Mold and other Biotoxin Illness
As you many of you know I’ve been going on meditation retreats for many years. Recently I was the health person on a retreat where mold illness was affecting three people. Another member of our community is literally debilitated from mold illness so it’s quite frightening for those who have been recently diagnosed.
I also have patients for whom mold is the number one issue affecting their health. It shows up in the lab work and correlates with the symptoms presenting. Most recently a young woman with high anxiety had mold exposure.
My son developed a chronic cough after moving into a home with water damage. We only stayed a few months but his symptoms have persisted for 3 years. This is how real mold exposure is. There was an article published by the Harvard Gazette last month which outlines the real costs of mold on productivity in the workplace. Framing it this way helps everyone take it seriously, because it is very serious.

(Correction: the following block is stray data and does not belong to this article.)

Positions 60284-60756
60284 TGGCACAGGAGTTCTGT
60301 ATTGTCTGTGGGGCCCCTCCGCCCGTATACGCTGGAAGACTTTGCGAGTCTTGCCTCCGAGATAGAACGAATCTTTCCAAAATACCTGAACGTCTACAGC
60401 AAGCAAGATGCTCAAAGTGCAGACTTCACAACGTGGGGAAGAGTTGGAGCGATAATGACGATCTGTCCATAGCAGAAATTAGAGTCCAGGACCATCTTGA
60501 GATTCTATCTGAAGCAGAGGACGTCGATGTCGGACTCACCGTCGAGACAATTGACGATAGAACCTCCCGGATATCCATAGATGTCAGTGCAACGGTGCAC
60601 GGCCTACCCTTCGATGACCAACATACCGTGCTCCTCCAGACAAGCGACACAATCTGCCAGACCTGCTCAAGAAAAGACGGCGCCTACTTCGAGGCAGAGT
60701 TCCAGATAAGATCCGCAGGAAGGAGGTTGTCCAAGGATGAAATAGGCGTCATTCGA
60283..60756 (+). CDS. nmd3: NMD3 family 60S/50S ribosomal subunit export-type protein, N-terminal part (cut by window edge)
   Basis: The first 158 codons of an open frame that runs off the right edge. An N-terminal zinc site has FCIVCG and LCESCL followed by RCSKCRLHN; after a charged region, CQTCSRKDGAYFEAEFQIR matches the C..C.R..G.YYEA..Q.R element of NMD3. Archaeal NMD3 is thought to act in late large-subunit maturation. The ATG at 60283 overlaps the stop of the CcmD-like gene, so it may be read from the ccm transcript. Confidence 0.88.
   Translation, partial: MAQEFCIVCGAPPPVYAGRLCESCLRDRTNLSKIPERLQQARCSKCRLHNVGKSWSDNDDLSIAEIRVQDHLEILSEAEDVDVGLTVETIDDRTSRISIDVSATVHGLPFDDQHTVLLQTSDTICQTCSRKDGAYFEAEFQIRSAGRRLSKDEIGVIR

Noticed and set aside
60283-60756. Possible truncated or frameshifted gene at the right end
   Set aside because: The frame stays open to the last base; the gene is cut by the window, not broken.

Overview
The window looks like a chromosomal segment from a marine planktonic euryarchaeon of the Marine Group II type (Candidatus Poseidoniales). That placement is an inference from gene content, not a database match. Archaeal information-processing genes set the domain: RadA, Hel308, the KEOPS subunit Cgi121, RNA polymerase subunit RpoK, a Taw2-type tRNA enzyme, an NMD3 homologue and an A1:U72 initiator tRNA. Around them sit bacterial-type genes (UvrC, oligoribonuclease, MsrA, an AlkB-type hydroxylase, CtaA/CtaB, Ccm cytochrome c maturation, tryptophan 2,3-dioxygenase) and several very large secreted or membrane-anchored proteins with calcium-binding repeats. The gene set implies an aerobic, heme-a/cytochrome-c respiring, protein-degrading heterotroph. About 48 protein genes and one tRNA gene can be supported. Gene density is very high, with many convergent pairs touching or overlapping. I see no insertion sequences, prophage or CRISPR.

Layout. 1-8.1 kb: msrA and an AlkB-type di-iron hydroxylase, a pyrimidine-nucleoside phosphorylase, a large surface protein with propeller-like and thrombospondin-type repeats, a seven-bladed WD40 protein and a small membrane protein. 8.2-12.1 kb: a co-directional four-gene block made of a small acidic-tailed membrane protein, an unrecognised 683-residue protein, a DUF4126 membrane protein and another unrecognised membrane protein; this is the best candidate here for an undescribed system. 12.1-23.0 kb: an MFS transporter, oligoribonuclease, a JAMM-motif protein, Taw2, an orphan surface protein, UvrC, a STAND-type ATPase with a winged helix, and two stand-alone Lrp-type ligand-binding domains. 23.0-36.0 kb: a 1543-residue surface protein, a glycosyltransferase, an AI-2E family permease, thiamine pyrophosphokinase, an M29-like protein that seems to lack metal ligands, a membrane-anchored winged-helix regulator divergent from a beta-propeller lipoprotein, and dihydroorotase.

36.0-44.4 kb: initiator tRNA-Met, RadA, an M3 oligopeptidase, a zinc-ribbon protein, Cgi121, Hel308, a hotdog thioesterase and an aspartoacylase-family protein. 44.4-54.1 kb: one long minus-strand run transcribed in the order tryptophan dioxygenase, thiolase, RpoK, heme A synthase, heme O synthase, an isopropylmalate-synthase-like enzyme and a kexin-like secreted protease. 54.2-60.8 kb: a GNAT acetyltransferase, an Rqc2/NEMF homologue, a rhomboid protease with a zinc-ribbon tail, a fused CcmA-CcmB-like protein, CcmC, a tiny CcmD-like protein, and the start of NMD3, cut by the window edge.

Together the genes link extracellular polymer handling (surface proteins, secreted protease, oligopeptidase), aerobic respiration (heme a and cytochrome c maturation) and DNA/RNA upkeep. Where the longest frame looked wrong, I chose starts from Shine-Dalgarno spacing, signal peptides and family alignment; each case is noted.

What is mould and biotoxin illness? What can we do?
Dr. Shoemaker discovered a connection between a mysterious illness and a toxin produced called Pfiesteria found in the water of his patient population in the 90’s. He then linked similar illnesses to toxins from a variety of microorganisms and chemicals. Its now called CIRS (chronic inflammatory response syndrome).
Biotoxins that cause CIRS are encountered in water-damaged buildings and other places. They include (1):
- Bacteria (possibly including Borrelia, Babesia, and other organisms transmitted by tick bites)
- Actinomycetes (gram-positive bacteria from the order Actinomycetales)
- Mould spores
- Endotoxins (aka lipopolysaccharides, or LPS; cell wall components of gram-negative bacteria)
- Inflammagens (irritants that cause inflammation and edema)
- Beta-glucans (diverse group of polysaccharides)
- Hemolysins (exotoxins produced by bacteria capable of destroying cells)
- Microbial volatile organic compounds (mVOCs; organic compounds released by microorganisms when there is adequate food supply for such “secondary metabolite production”)
Most people become ill when exposed to sufficient levels of these biotoxins. Many recover once they are removed from exposure. Our detoxification system recognize theses toxins and eliminate them via the normal mechanisms.